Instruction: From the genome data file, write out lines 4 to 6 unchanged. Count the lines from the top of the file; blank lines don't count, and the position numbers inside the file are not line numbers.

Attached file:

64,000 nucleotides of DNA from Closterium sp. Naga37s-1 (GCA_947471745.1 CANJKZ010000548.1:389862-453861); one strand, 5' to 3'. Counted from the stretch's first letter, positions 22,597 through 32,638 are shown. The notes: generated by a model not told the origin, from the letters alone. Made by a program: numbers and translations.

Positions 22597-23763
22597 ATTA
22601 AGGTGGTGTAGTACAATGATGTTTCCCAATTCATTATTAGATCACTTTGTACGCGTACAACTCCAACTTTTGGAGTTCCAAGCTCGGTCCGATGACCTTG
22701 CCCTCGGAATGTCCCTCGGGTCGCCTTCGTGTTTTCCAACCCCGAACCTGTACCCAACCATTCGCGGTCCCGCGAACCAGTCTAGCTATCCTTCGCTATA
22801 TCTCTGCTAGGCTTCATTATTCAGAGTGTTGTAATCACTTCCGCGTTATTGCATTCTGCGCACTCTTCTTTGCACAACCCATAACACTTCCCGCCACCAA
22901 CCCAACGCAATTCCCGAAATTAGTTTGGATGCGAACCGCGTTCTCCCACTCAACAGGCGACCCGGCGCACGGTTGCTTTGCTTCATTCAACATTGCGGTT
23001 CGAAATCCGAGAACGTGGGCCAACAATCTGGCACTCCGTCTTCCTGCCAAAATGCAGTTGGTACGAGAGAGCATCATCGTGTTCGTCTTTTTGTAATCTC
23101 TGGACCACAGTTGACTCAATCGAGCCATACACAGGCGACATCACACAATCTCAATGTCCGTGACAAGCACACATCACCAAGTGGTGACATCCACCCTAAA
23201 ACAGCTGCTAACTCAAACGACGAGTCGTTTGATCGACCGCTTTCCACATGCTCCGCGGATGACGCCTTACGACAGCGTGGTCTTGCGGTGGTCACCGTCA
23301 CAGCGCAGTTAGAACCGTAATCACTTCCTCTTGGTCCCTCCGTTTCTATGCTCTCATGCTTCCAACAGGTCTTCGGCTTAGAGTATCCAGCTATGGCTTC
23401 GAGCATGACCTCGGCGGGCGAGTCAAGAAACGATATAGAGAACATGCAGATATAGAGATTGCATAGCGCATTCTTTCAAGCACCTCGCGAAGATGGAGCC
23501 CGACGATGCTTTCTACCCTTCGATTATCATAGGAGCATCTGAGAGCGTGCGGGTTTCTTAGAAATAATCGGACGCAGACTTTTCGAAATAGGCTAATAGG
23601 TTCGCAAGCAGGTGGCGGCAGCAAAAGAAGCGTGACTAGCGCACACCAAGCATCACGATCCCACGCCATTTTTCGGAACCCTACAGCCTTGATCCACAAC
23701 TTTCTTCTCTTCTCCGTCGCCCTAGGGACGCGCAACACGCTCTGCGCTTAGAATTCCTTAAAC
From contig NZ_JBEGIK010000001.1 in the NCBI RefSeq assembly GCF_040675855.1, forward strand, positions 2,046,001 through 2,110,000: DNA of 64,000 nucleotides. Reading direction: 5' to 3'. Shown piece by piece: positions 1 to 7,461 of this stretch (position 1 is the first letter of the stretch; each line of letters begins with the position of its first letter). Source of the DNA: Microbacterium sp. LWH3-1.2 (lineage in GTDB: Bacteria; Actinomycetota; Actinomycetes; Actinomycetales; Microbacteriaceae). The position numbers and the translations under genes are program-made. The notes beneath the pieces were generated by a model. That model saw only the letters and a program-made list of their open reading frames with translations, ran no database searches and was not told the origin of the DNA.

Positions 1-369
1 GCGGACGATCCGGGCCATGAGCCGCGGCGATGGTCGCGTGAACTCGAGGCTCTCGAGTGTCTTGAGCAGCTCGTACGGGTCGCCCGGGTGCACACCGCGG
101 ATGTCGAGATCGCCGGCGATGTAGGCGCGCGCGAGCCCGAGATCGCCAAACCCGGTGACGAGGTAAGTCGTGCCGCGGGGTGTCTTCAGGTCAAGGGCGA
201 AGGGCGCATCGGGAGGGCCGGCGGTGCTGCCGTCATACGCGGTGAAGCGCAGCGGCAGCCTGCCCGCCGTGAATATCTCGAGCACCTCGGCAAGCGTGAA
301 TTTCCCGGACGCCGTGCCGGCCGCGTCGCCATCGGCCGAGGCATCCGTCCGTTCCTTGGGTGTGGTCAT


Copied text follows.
22601 AGGTGGTGTAGTACAATGATGTTTCCCAATTCATTATTAGATCACTTTGTACGCGTACAACTCCAACTTTTGGAGTTCCAAGCTCGGTCCGATGACCTTG
22701 CCCTCGGAATGTCCCTCGGGTCGCCTTCGTGTTTTCCAACCCCGAACCTGTACCCAACCATTCGCGGTCCCGCGAACCAGTCTAGCTATCCTTCGCTATA
22801 TCTCTGCTAGGCTTCATTATTCAGAGTGTTGTAATCACTTCCGCGTTATTGCATTCTGCGCACTCTTCTTTGCACAACCCATAACACTTCCCGCCACCAA